mark mcafee's picture

Miguel,

You lost me on that video. The indian in the video would probably do well on a very slow reservation in a mud hut...or tee pee. His language is slow, confusing and his understanding of modern food safety progress was mediated by way to much Peyote peace pipe. If he sat at the table....it would be a joke and you know it. No others would sit at the able! That is the problem arround here. Serious science and modern engagement is nearly a waste of time. Staring at stars and eating raw meat is not the way to any meaningful raw milk access or market change in America.

Clear concise intellegent conversation with real data and raw milk markets that show real growth and a real story of no sick people and a whole lot of happy healthy people is the theme of progress.

That is not the language I am referring too.

Progress? Real data ? Where do we find real data? Is slow a problem? Being in a hurry without understanding where we are going isn't working very well. What Russel Means is talking about is a paradigm shift. You are right,a little peyote might give you a peek at the paradigm he is talking about. I agree that he would not be taken seriously at "the table". That is the problem.The rest of those people are not likely to want to listen to what he is saying. Maybe the problem is a lack of respect for the natural world. Maybe "serious science" is about replacing the natural world with a better design rather than seeking to understand it and become a part of it.I don't understand the language you speak. What do you mean by" modern engagement"? Is the purpose of negotiations to reinforce acceptance of the old paradigm? The old paradigm ,we could call it "pasteurization", has obviously failed to make us healthy and happy. The new paradigm is recognizing that all creatures( big and small) depend on each other and need to respect each other.

D. Smith's picture

@ Miguel: It's obvious that Mark doesn't know much about history. A slow Indian?? Oh geez.

Here's a post I did about Russell Means on my forum a few years ago. Maybe this will help clear up a few things. He had his share of trouble, no doubt about it. Because he was an out-of-the-box sort of guy. But he understood life. Much more than most people do today. Sad that he's dismissed as a "slow Indian". He was no such thing. I knew him because he was a good friend of a man I used to work for so I saw him often. The man I worked for is no weenie, either. And, believe it or not, he was Jewish and understood Means' ideals and messages. A very unlikely pair - an Indian rebel and a State Senator.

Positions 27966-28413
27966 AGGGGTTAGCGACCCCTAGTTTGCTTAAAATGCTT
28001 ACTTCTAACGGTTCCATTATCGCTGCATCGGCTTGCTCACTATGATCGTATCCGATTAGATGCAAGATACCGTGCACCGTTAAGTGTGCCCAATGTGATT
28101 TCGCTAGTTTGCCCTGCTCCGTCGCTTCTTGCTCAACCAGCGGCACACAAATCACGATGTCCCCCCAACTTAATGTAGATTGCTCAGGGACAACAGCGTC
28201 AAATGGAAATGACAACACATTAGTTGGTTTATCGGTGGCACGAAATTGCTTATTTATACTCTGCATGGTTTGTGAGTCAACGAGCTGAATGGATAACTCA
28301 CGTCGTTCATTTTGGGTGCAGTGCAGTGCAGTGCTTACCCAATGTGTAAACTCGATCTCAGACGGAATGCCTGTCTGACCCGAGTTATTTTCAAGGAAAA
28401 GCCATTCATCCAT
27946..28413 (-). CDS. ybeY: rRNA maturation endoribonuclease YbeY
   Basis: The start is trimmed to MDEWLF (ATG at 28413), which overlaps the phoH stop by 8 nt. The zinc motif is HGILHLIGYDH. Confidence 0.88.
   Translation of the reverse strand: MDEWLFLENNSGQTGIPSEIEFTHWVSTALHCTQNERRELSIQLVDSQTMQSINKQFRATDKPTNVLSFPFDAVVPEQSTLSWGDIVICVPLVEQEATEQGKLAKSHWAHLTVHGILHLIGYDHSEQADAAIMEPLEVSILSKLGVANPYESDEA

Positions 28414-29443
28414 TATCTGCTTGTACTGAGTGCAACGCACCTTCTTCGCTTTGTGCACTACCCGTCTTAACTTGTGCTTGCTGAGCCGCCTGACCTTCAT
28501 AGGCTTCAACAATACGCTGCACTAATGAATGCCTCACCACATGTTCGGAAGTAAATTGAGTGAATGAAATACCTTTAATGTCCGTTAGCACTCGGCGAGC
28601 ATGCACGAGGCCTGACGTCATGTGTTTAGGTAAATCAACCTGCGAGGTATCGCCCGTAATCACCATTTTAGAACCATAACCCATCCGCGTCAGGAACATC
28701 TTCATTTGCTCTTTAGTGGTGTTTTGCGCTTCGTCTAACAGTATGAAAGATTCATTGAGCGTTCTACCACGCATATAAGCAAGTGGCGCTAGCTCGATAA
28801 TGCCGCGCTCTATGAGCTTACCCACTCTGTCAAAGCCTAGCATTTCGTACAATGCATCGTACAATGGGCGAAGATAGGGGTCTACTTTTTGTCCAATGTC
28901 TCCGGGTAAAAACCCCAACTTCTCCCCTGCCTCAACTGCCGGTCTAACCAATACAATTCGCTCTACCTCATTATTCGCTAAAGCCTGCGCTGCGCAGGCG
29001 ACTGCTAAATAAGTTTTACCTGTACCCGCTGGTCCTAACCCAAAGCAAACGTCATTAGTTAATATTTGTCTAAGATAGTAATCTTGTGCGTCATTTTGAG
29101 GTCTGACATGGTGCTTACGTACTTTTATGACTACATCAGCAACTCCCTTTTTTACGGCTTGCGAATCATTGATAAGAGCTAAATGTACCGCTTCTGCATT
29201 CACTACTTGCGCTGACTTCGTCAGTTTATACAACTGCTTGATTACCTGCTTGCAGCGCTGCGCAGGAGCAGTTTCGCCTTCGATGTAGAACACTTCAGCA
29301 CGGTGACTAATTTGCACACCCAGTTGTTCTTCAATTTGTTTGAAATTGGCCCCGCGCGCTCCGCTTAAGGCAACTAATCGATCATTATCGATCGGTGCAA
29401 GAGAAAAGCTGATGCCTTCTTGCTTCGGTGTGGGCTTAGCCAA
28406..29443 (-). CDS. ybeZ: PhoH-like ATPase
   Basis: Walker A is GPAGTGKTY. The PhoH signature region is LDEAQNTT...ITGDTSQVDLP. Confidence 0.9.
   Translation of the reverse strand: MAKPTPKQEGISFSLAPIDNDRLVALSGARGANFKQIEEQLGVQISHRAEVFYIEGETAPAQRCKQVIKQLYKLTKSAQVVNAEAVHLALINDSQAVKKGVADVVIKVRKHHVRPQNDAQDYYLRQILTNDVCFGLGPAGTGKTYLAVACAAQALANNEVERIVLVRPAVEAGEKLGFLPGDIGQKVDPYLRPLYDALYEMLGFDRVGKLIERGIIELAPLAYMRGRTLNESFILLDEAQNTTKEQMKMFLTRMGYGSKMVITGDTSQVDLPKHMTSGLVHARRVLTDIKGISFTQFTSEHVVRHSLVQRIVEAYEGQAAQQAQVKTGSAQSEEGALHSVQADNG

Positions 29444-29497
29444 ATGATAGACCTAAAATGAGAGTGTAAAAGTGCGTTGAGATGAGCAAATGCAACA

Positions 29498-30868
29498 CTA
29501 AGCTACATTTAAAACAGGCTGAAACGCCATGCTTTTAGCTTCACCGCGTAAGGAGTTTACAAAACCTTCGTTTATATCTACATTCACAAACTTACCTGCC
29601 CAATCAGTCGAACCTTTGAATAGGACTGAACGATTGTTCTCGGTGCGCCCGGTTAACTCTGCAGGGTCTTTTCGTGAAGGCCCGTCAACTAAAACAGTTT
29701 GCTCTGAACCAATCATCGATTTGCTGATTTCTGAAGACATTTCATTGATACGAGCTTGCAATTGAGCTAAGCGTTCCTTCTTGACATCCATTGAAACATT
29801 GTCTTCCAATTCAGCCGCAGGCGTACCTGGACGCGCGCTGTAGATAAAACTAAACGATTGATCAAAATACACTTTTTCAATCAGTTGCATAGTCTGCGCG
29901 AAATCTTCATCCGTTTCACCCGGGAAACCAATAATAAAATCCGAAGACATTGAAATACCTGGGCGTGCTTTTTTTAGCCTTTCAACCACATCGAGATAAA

http://thepolkadotapron.freeforums.org/post546.html#p546

Ora Moose's picture

D, that was very nice post, I think you were lucky to have personally known him. It may be just a fantasy, but if I could go back in time and live anywhere in the world at a given time, I would choose North America before the white man destroyed the established Indian way of life. Give me strong values, traditions and respect for the Earth and what nature provides, I can do without convenient toxic foods and people.

And Mama, the Milk song is safe though it may not be your cup of tea pardon the pun.

D. Smith's picture

@ Ora: My brothers and I agree that if we could make our own "birth" choices, we'd have been born in the mid 1800's or so. One of my brothers, however, would like to have gone waaaaay back, as you described in your post about being on this continent before the whites ever got here. As a woman, I don't think I'd wanna go back quite that far! "Respect for the earth and what nature provides" - now those are goals to strive for. Instead, we are now going full-speed the wrong direction - in every way.

Ora Moose's picture

D, here's an article that pretty well sums up my interpretation of the words dignity and integrity:

http://www.commondreams.org/headline/2014/02/05-2

D. Smith's picture

@ Ora: I agree - I read that just a few days ago. Most of the people in this area are not happy about the prospect of this pipeline because it will tear up the land. Regardless of what we are told, the land is never the same after that. They've already had spills all over creation which doesn't make the prospect of this any more attractive to the people who live in this region, I can tell you!

This is OT, but you may be interested in the Leatherstocking series, if you haven't already read them as a child. I ordered one LARGE book (bigger than both of my medical dictionaries and assorted other surgical word books, etc.) with all five of James Fenimore Cooper's major stories in one volume, but I did a search and couldn't find the same book anywhere. This link is close, but you'll get the idea. http://www.amazon.com/The-Leatherstocking-Tales-Library-America/dp/15985...

You can also order the books individually, of course. My favorite was The Pioneer, but The Deerslayer was good, too, and of course The Last of the Mohicans is a grand story by itself. I often wonder what these people would have had to say about pasteurized milk products. :)

You may also enjoy the book called Trails Plowed Under by Charles M. Russell. It is fantastic reading as well as it has several pen & ink drawings of some of his most famous works, which were later done in oil. Can't say enough good things about the common sense of the good ol' cowboys. http://www.amazon.com/Trails-Plowed-Under-Stories-West/dp/0803289618/ref...

Shelly-D.'s picture

"I pursued the matter: Were there any state situations allowing raw milk that they liked, that might serve as a model for states like their own, New Jersey and North Carolina, that prohibit its sale? Nope. Nothing doing. "